Is there any document or work whose author was Cleopatra VII preserved to our times? According to later Arab sources, the last queen of Egypt, apart from her beauty, was also distinguished by intelligence and broad knowledge. She was reportedly the author of works on medicine, pharmacy, toxicology and cosmetology. Naturally, however, none of the works has survived to our times. However, we have another very interesting archaeological material.
Curiosities of ancient Rome (Unknown facts)
The world of ancient Romans abounded in a number of amazing curiosities and information. The source of knowledge about the life of the Romans are mainly works left to us by ancient writers or discoveries. The Romans left behind a lot of strange information and facts that are sometimes hard to believe.
When Ctesibius, a 3rd century BCE Alexandrian mathematician, was constructing his hydraulis, the first water organ in history, certainly no one predicted him great successes. The instrument, intended as a syringa with a mechanical blast, initially functioned only as a technical curiosity. However, it took only two centuries for the music flowing from metal pipes to make a Mediterranean career – organ music is already mentioned with approval by Cicero himself (Tusc. III. 43).
In the arena between the gladiatorial fighters there was a referee (summa rudis) who supervised the fight and could stop it if any of the gladiators were seriously injured or used illegal “plays”, to encourage gladiators to fight bolder or to convey the decision to win to the sponsor of the games (editor).
In ancient Rome, infanticide was a common practice. A child’s first days in the world have always been uncertain; in antiquity, many children did not survive even a few days due to heavy childbirth, diseases and poor health. Hence, they waited to give a name to the child. At times, the child may have been deliberately rejected by the parents.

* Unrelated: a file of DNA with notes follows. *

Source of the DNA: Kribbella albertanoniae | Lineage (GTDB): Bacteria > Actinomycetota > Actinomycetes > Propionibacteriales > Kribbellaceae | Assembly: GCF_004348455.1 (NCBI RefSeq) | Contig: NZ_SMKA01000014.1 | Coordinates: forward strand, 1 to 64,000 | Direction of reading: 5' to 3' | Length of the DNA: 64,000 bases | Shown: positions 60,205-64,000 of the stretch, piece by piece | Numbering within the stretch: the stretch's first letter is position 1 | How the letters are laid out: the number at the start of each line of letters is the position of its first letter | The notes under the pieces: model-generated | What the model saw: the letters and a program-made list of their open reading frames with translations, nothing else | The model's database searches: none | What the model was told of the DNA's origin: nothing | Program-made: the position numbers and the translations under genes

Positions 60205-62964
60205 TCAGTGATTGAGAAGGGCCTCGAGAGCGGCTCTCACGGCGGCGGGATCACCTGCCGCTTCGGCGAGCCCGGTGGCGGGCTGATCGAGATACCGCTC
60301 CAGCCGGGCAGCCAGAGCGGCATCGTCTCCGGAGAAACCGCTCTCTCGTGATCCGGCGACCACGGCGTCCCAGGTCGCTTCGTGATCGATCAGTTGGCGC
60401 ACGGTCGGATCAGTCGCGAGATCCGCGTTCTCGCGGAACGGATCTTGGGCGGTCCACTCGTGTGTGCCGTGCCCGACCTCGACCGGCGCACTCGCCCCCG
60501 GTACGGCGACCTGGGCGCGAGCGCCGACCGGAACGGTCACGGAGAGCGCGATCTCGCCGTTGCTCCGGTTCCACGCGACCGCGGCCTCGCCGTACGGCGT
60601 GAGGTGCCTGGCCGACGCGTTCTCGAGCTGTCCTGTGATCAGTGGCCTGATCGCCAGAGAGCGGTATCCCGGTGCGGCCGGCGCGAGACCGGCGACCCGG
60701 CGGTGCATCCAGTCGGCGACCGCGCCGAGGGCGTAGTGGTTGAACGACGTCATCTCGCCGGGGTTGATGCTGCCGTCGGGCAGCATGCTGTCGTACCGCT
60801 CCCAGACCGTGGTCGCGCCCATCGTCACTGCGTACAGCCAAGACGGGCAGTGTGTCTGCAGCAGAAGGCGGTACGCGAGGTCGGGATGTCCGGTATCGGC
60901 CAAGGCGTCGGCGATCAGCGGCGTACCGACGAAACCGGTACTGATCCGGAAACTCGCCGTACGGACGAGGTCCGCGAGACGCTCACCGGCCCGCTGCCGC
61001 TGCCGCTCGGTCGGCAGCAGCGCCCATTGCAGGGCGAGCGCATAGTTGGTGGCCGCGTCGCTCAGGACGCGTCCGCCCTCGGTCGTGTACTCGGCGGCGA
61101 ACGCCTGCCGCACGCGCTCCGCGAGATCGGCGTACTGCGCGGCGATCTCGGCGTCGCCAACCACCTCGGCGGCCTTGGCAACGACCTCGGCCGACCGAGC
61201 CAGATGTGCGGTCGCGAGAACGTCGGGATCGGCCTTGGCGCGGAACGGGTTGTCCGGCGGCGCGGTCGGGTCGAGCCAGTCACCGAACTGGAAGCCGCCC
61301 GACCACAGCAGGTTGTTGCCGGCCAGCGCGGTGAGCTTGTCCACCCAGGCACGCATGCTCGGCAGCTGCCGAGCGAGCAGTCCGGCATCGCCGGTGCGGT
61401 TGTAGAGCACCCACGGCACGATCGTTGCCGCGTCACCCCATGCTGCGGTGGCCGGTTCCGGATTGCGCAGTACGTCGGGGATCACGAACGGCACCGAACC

One of the compelling reasons for Roman supremacy in antiquity was the large-scale conquest and provinces of new lands. The concept of a province is derived from the Latin provincia, i.e. the responsibilities of the governor in charge of the new territory.
Marcus Junius Brutus is best known for being one of the killers of Julius Caesar. In the historical tradition, he is considered a defender of the Roman republic and republican values. It turns out, however, that he treated these values freely and selectively, depending on whether they actually served his interests.
Many historians consider the murder of Julius Caesar to be one of the most important turning points in the history of civilization. Some go further and ask what would have happened to Rome without the murder, or what would have happened if Caesar had survived. Thanks to the preserved texts from that time, we have some insight into Caesar’s plans, which were ultimately never realized.
Numerous antique sculptures with an engraved cross on the forehead or chin and a broken nose, for example, have survived to this day. These actions were the work of both vandalism and accident.